• 16 Signal Regiment
    • 21 Signal Regiment (RAF Support)
    • 30 Signal Regiment
  • Squadrons
    • 200 Signal Squadron - 20 Armoured Brigade
    • 204 Signal Squadron - 4 Armoured Brigade
    • 207 Signal Squadron - 7 Armoured Brigade
    • 209 Signal Squadron - 19 Mechanised Brigade
    • 213 Signal Squadron - 39 Infantry Brigade (NI)
    • 215 Signal Squadron - 1 Mechanised Brigade
    • 216 Signal Squadron - 16 Air Assault Brigade
    • 218 Signal Squadron - 8 Infantry Brigade (NI)
    • 228 Signal Squadron - 12 Mechanised Brigade
    • 261 Signal Squadron - 101 Logistic Brigade
    • 262 Signal Squadron - 102 Logistic Brigade
    • 264 Signal Squadron - SAS
    • 280 (UK) Signal Squadron - Allied Forces North (AFNORTH)
    • Cyprus Communications Unit
  • Within the structure of the Royal Signals are two squadrons that are cap-badged as the Queen's Gurkha Signals, manned predominantly by Gurkhas.

Army Air Corps

The Army Air Corps provides the battlefield support element of the army's aviation needs (the heavy transport element comes from the helicopters of the RAF, while the amphibious element is provided by the FAA). The AAC has six regiments, and a number of independent squadrons and flights:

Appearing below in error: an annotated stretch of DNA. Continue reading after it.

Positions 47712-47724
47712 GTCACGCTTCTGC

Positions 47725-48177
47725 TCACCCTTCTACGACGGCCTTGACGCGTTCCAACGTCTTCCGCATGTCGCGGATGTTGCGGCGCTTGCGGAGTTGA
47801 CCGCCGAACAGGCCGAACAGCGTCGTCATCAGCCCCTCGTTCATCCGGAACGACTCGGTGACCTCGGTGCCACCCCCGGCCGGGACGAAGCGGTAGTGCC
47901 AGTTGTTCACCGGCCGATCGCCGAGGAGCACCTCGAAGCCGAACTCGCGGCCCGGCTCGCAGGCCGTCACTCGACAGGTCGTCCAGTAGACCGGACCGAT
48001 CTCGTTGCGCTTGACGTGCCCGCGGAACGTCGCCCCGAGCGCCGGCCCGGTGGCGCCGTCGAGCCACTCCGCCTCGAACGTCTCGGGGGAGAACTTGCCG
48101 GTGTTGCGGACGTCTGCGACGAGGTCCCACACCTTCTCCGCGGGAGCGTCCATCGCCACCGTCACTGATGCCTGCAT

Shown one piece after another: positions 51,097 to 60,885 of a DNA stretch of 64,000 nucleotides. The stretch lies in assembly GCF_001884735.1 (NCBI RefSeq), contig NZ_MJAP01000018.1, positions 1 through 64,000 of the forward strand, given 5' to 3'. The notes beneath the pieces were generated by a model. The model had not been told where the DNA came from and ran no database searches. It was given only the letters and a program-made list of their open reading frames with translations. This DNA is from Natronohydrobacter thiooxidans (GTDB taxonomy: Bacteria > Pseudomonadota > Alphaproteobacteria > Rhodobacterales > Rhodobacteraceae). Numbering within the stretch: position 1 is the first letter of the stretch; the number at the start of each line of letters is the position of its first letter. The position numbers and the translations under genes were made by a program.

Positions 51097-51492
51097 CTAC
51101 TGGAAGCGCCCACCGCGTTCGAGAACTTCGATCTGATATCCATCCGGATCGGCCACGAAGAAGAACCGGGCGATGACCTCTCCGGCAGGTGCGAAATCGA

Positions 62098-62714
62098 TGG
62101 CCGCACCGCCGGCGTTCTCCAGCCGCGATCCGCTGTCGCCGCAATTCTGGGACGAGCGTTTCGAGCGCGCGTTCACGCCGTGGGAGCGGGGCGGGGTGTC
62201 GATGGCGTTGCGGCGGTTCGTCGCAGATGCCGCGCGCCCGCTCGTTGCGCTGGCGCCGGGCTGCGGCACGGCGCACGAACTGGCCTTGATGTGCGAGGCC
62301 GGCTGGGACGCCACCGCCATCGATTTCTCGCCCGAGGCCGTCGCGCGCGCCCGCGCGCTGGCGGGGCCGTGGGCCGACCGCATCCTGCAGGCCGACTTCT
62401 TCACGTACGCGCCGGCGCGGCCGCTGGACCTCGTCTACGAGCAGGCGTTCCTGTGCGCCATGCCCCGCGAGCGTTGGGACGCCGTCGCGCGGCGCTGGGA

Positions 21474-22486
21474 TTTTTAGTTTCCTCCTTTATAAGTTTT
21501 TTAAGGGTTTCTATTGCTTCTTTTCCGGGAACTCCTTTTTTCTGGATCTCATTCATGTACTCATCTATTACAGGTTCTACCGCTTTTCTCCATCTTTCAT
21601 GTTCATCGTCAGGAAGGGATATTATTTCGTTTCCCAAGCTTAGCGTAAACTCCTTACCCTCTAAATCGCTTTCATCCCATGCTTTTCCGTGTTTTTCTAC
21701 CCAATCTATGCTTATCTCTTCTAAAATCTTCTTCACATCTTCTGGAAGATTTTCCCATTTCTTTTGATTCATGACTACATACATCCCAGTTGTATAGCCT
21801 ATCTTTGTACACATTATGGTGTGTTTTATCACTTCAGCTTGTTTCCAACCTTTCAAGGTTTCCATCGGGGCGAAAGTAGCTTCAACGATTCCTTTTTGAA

• 1 Regiment, AAC - Divisional Aviation Regiment to 1 (UK) Division.
  • 2 Regiment, AAC - Training Regiment
  • 3 Regiment, AAC - Attack Regiment
  • 4 Regiment, AAC - Attack Regiment
  • 5 Regiment, AAC - Aviation support to the army in Northern Ireland
  • 9 Regiment, AAC - Attack Regiment
  • 657 Squadron, AAC
  • 7 Flight - Aviation support to British Forces in Brunei
  • 8 Flight - Aviation support for the SAS
  • 12 Flight - Part of 1 Regiment, AAC
  • 25 Flight - Aviation support to British Forces in Belize

Intelligence Corps

The Intelligence Corps is the army's main tool for the gathering and collating of intelligence, and for the organisation of the army's counter-intelligence apparatus.

  • 1 Military Intelligence Battalion
  • 2 Military Intelligence Battalion
  • 4 Military Intelligence Battalion
  • 15 (United Kingdom) Psychological Operations Group

Joint NBC Regiment

The Joint NBC Regiment is a specialised corps of the army tasked with defence against nuclear, biological and chemical weapons. The regiment is a joint Army/RAF unit, made up of the following regular units:

Services

The remaining corps of the British Army are classed as the 'Services'. While they are all trained soldiers and can fight as infantry if necessary, they provide the essential services that keep the army running.

Royal Logistic Corps

The Royal Logistic Corps is the largest single corps in the British Army, and is responsible for the supply and movement of material to all units. Within the corps there are 21 separate regiments:

1 General Support Regiment12 Supply Regiment
2 Close Support Regiment13 Air Assault Support Regiment
3 Close Support Regiment14 Supply Regiment